MEMBER ALERT: AOPA will be closed for the Thanksgiving holiday from 2:30 p.m. Eastern Nov. 26 until 8:30 a.m. Eastern Dec. 1.We are thankful for all of our AOPA members. Happy Thanksgiving!
February 18, 2010
By Sarah Brown
Leaders in the New Hampshire legislature are looking into including dedicated aviation funding in the next biennial budget.
Currently, money raised from aviation in New Hampshire goes into the general coffers, where it may be used for a wide range of nonaviation-related expenses. A bill being considered in the House proposes to set that money aside for aviation purposes. After talking with House leaders, AOPA is working with other aviation organizations to set the stage for the bill’s passage next year with the new budget cycle.
The Granite State Airport Management Association spearheaded the effort to craft the bill, which would provide state funding to airports that are not eligible for federal funds. The association brought the proposal to Rep. Chris Nevins, who sponsored the legislation, and has been encouraging members of the New Hampshire aviation community to support the bill.
Nevins, an AOPA member and pilot, introduced H.B. 1506 to establish a state aeronautical fund. The proposal would bring the state more in line with most other states, which allocate money from aircraft registrations and other operating fees to a fund to benefit public-use airports. The House voted in favor of the bill Feb. 10 and sent it to the Finance Committee for consideration. AOPA Northeast Regional Representative Craig Dotlo and GSAMA’s Bruce Hutchings met with House leadership in advance of the vote to discuss the bill and its prospects in the state legislature.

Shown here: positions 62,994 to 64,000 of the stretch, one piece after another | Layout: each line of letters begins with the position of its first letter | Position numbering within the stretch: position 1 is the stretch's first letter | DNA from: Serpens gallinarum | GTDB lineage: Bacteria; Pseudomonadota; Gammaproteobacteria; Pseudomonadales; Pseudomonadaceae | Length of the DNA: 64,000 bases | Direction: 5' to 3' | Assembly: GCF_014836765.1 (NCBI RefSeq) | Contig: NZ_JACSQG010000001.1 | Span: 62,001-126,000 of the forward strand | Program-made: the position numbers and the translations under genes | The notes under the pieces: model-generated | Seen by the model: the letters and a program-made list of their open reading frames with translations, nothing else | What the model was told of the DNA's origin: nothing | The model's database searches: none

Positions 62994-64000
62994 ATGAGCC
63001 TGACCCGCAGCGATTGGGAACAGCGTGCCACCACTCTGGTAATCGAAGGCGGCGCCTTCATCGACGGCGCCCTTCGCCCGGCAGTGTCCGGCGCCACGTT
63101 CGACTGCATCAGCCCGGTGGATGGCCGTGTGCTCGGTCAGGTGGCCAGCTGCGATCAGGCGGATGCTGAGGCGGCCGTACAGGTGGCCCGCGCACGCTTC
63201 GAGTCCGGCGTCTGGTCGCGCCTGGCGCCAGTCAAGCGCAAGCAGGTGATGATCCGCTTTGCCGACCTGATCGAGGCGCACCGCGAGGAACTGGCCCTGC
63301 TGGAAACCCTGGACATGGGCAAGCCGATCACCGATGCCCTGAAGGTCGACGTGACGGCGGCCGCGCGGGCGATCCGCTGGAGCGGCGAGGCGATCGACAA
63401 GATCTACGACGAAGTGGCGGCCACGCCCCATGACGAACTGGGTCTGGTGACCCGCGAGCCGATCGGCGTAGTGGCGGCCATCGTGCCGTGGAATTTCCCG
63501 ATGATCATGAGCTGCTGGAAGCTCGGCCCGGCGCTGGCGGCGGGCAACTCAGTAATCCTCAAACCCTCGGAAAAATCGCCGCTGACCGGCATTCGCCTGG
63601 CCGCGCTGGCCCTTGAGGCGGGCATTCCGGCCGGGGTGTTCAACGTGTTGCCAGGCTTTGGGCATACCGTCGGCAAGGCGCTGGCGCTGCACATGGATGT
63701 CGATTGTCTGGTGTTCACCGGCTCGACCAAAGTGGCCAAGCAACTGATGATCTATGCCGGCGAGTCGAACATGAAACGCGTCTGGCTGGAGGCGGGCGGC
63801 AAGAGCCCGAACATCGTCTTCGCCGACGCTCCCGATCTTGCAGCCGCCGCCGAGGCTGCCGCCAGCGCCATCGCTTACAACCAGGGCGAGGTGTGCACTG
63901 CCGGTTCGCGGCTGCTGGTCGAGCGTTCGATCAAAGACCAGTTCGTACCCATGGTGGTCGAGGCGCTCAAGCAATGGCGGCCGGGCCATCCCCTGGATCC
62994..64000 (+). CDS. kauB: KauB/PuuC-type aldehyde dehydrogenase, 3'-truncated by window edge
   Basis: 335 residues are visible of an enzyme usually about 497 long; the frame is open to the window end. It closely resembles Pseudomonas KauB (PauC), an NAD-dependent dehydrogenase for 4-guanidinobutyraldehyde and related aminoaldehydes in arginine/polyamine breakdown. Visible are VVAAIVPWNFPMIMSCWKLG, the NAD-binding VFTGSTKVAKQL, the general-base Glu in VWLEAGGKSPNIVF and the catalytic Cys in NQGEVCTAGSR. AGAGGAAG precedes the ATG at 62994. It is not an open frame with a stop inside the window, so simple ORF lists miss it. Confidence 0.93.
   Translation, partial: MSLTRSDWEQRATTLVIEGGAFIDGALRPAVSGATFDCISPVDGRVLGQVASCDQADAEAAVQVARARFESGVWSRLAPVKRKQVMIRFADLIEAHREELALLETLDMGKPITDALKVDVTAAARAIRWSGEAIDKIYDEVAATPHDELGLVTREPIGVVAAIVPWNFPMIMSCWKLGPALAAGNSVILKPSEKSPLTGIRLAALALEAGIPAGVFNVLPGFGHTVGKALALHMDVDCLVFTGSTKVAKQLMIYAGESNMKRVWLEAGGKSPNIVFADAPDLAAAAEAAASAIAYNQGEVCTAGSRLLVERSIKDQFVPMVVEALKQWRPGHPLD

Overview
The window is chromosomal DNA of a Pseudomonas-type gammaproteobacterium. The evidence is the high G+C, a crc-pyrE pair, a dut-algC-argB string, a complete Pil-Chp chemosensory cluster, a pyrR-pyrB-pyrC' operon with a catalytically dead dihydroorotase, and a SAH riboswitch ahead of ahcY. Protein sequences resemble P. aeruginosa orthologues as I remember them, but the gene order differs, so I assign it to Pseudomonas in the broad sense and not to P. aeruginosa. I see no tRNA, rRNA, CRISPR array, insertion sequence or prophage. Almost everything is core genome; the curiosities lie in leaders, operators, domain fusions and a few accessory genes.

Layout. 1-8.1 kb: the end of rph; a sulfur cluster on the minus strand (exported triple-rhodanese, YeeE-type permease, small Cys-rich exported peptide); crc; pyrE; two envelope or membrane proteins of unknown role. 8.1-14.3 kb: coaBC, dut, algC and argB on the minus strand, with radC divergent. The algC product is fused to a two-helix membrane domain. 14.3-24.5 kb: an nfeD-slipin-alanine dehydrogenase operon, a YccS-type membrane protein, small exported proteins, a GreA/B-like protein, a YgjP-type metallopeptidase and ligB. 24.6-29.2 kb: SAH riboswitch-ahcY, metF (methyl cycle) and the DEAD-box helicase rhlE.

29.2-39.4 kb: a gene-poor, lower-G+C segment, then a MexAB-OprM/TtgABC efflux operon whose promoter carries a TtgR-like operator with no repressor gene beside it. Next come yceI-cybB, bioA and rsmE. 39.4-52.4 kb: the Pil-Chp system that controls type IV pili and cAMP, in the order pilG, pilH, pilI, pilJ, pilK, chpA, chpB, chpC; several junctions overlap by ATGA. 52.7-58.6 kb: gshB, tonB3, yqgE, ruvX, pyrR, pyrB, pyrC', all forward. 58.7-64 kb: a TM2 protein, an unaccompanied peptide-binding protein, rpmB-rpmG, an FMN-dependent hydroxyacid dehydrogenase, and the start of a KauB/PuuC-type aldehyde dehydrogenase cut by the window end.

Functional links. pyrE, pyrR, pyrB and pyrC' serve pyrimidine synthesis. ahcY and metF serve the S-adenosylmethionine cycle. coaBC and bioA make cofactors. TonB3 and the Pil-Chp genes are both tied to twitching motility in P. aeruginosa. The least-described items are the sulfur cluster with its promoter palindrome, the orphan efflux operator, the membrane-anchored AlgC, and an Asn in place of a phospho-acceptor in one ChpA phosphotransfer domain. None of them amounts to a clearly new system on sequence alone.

“They understand that aviation is important to the state. They also understand that a lot of these airports don’t qualify for federal funding. But the state has a money crunch, and they said they can’t afford to make any further expenditures under the current budget plan,” Dotlo said.
New Hampshire is confronting budget shortfalls during the recession, so the bill would face an uphill battle in the midst of this two-year budget cycle. But the proposal could fare better for the budget starting July 1, 2011, especially if bolstered by the findings of an airport economic impact study some legislators have suggested.
Rep. Beverly Rodeschin made a motion for an interim study of the economic impact of state airports in a Finance Committee working session Feb. 16. Nevins and Rep. Kenneth Weyler, also a pilot, spoke in support of state airports before the working group. If approved, the study would have to be completed by Nov. 1 of this year for the issue to be taken up again next year.
With current data about the benefits of New Hampshire’s 11 public-use airports to businesses, job creation, and emergency services, the state could advance a step closer to dedicating its aviation money to aviation expenditures.
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